This story of two men, one deeply ensconced within the culture of black community, the other opportunistic and self-loathing, is told from Sunraider's hospital deathbed. While offering an interesting story line, it is in the dialogue that the book suffers. Limited by circumstance (Sunraider is dying), much of the dialogue is conveyed by some sort of understood osmosis between the two not conversation as much as a collaborative and mutual retelling of their stories. Introspection, sermons, and speeches are woven throughout the text. Possibly confusing? Possibly frustrating? The reader may find it so. Juneteenth's underlying themes prove much more interesting. Author and critic Albert Murray, in comparing Ellison to Richard Wright, states in Encarta Africana that "Ellison, no less than Wright, rejects the black church as a vehicle for expression, which means both rejected the central communal institution in black life. Oddly, one finds more about black religion in the work of Wright the Marxist than in Ellison the folklorist. Both Ellison and Wright, staunch individualists, are wary of the harshness of conformity and anti-intellectualism in black life."
Ellison's treatment of the black church and its ministry in Juneteenth was, then, true to form. Verging on stereotype and caricature, Ellison's cynically humorous contempt for both clergy and their flock lays thinly veiled.
Still, Ellison remains the quintessential interpreter of the African-American scene. Juneteenth is a novel for the Ellison reader interested in issues of American identity and racial equality. And while not written of the same timber as invisible Man , Ellison, through race, culture, conflict, and schism, may have done even more in offering reason for the extinction of "that vanished tribe." The second novel has been published, the albatross removed. Ralph Waldo Ellison rests in peace.
What is especially revealing about Juneteenth, in fact, is how invested Ellison had become in the past....The unfinished novel begins in the 1950's and looks entirely backward. It is as though Ellison had hoped to resurrect the world of black Oklahoma, the world of his ''American Negro.'' That he came to feel that world was lost forever may not have been the least of the reasons he was unable to finish his book.
The New York Times Book Review \
...[P]rovides the reader with intimations of the grand vision animating Ellison's 40-year project....[B]rilliant passages suggest that [the novel] might have used the rich, interpenetrating strands of American language to underscore the...ways in which individuals use language to both define and reinvent themselves.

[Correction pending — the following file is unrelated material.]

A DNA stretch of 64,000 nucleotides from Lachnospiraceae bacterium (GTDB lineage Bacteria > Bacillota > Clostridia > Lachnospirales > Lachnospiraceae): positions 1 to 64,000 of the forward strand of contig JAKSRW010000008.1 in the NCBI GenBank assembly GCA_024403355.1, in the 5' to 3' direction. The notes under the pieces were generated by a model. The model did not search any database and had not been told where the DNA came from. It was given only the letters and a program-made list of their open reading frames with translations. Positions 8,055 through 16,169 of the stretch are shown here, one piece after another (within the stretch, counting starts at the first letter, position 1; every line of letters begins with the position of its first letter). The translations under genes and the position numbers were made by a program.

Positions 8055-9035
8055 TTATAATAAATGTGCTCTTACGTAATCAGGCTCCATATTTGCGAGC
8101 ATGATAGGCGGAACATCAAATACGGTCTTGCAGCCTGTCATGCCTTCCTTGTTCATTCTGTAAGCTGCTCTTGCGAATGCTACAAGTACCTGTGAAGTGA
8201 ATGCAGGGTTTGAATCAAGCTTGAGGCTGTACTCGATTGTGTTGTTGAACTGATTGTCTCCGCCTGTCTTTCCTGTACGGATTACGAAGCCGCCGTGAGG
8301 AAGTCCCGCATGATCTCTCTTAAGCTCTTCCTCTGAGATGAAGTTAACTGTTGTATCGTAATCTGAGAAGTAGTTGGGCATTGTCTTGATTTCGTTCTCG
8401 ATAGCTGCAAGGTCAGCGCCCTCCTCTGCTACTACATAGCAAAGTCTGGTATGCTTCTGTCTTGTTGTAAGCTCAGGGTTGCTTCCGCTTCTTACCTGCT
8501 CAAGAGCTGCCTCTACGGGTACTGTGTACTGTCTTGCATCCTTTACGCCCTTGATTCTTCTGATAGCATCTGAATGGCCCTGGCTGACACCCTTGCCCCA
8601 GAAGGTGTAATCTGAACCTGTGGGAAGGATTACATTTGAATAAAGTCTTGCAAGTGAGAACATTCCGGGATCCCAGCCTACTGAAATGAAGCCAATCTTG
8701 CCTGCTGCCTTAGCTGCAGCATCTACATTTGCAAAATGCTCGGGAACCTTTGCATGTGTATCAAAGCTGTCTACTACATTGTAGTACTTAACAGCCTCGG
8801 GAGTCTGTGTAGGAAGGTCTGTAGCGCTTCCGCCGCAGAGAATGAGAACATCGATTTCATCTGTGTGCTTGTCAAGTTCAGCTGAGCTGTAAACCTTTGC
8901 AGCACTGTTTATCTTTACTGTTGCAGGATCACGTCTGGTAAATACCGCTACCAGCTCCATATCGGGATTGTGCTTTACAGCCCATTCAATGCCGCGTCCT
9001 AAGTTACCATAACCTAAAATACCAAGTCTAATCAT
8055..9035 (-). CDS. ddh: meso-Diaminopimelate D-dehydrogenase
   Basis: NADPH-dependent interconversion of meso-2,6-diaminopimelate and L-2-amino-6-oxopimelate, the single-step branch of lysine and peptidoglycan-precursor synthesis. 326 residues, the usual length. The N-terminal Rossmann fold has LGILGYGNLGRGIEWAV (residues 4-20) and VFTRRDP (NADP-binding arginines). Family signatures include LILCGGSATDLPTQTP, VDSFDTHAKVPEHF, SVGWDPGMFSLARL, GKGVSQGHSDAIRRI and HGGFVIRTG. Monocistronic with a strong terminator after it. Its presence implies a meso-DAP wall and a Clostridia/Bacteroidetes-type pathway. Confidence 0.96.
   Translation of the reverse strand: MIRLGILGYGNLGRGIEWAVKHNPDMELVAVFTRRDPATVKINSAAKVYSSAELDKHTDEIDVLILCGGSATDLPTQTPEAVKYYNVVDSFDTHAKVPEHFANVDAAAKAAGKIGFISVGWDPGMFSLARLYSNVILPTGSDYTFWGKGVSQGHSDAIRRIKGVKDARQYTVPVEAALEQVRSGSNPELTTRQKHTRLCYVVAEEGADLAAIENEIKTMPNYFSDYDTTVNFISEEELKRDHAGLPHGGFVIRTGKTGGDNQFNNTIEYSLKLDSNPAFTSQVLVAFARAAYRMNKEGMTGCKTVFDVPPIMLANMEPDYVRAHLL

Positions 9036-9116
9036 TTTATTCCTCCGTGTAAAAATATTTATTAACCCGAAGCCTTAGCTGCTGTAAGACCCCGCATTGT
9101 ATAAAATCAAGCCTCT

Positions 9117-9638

New York Times
The late Ralph Ellison's 1952 debut, Invisible Man, remains as fine an American novel as has appeared since World War II. Afterward, he worked periodically on his "novel in progress (very long progress)" until his death in 1994. A third of that sprawling manuscript is published here, his literary executor explains in the introduction. So how are we to evaluate it, if we even should? This ambitious book (whose title refers to the 1865 day when word of Emancipation finally reached Texas slaves) certainly has the rhetorical flourishes and bluesy erudition found in Invisible Man, and its criss-crossing story is original and bold: an Oklahoma boy-preacher with racially vague features becomes a bigoted Northern Senator, Adam Sunraider, before his life intersects again with that of his estranged black mentor, Rev. Alonzo Hickman, around a 1955 assassination. The two characters are vivid, but whereas in his masterpiece the soaring language seemed an extension of the tormented narrator, too often here it clearly comes from the omniscient Ellison himself. Ellison's fans will nevertheless find much to savor and can only wonder about the unseen chapters. For all fiction collections. [Previewed in Prepub Alert, LJ 2/1/99.]--Nathan Ward, "Library Journal" Copyright 1999 Cahners Business Information.
School Library Journal
Gr 11 Up-By Ralph Ellison. Both a jazz novel and a thunderous sermon, it offers up in its language a song of praise to the richness of the African American experience. A redemptive counterpoint to the Invisible Man's existentialism, it is a reckoning of sorts with Ellison's own life's journey and a parable about God and race in America. Copyright 1999 Cahners Business Information.